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The Pamphlet Collection of Sir Robert Stout: Volume 79

Early Agriculture

Early Agriculture.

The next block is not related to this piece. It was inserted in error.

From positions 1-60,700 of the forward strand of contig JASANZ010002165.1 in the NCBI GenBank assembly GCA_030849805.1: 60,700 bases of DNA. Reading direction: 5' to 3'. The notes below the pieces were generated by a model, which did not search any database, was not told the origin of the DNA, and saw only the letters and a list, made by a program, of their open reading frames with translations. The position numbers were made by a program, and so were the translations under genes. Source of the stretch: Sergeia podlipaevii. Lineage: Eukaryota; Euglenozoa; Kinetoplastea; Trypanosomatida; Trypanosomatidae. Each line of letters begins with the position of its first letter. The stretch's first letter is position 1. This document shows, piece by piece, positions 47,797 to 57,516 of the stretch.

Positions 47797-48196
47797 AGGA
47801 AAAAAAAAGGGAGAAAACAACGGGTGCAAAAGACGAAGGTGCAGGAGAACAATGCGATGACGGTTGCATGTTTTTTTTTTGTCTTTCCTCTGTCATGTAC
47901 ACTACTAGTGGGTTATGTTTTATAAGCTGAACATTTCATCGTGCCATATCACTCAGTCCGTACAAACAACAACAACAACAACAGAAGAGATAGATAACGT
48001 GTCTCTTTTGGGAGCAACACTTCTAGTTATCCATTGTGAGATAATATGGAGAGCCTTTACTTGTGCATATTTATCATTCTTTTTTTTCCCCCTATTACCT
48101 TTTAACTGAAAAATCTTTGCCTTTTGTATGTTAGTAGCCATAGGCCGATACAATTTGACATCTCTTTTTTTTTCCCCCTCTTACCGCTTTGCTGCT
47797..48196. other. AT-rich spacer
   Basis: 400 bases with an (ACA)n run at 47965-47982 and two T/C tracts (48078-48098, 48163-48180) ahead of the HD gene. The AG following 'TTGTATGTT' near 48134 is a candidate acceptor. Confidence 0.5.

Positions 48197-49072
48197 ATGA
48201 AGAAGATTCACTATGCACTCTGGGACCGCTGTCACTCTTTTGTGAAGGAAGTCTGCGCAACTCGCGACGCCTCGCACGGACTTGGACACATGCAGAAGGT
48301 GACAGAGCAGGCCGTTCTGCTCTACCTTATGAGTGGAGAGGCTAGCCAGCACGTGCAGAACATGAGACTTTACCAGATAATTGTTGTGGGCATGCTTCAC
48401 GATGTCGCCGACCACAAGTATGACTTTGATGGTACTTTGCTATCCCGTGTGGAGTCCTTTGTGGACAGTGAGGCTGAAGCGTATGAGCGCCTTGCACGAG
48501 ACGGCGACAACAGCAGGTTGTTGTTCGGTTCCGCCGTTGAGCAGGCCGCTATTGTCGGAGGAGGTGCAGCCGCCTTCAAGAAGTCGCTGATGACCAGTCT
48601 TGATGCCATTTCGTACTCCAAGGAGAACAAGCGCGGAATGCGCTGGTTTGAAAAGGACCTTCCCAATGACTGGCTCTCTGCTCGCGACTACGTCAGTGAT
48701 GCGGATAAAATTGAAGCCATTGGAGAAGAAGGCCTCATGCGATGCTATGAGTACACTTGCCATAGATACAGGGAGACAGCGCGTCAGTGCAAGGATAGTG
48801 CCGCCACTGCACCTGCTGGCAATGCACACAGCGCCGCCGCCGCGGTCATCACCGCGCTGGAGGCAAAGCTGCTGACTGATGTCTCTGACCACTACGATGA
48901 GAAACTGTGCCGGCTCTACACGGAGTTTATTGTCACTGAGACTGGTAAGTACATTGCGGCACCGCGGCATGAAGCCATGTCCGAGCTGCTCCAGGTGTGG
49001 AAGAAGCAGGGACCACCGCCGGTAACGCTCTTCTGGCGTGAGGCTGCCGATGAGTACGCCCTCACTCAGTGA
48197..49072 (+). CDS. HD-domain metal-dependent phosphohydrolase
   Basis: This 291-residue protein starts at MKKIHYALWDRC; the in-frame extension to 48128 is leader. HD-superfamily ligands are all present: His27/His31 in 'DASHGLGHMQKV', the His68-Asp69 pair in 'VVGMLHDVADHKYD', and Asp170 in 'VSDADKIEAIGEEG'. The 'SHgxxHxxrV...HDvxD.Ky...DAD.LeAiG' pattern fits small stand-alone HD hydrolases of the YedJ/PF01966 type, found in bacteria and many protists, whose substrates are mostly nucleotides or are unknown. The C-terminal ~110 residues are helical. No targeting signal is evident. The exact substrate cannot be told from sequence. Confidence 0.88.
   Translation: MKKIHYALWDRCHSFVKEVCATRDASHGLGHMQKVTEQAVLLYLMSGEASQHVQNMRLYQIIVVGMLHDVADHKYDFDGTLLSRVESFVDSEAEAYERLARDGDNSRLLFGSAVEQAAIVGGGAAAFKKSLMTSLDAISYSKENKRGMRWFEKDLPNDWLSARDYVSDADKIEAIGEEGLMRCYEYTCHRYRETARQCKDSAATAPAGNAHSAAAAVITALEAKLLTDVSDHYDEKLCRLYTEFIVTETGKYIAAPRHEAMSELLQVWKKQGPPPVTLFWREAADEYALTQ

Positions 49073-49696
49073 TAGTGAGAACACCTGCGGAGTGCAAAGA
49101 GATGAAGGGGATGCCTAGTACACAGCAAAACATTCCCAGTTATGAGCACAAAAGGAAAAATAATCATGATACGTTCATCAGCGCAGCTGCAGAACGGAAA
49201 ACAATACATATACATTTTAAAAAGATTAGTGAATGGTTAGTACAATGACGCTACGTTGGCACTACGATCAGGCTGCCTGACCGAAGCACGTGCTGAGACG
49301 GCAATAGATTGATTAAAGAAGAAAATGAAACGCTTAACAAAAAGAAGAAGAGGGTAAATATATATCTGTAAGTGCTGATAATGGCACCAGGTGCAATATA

The natives were keenly interested in agricultural work although it does not appear that the Ahuriri natives over developed as farmers in the way that the Wairoa and Gisborne natives did. Mr Colenso reports that when the first cow arrived in the bay 120 native canoes put out to welcome it. ("Ruahine" No. A, Page 65). The horse was another object of great curiosity to the native mind On February 9, 1817. (Journals) Mr Colenso notes: "At Ahuriri met natives bringing horse from Rotorna for a chief, the first seen in those parts." The following year he notes: "The horse is a curse to the natives : the greatest hindrance to their good. They till less ground, catch less fish and become more lazy and careless." In the 1851 report (letters) to page 22 the Society lie say or "Never until this year have the tribes been in possession of so much ivor.dly riches, especially wheat and money. Last autumn they had a fine crop of wheat which they most impatiently disposed of for horses, to which purpose also by far the greater number of those who had received a share of money for their alienated lands have wilfully squandered it, giving as much as £40 and even £60 for a horse. Upwards of 50 horses have been brought into this neighbourhood dining the last six months, some of which have already died. One native has been killed and several more or less injured by falling from their horses. I almost fear to state the hundreds of bushes's of wheat which they raised and sold last autumn lest it should be thought improbable, especially when the short time which has elapsed since I first procured them seed wheat from Auckland and the great distance many of them have to bring it 'to market is considered, These remarks remind us of the natives' traffic in motor ears to-day. So keen was the desire for horses that the native teacher Renata, who seemed to have quarrelled with Colenso, turned horse-dealer and brought some beasts to Ahuriri in 1950, to the great joy of this native community. (Journals. December 10th, 1850).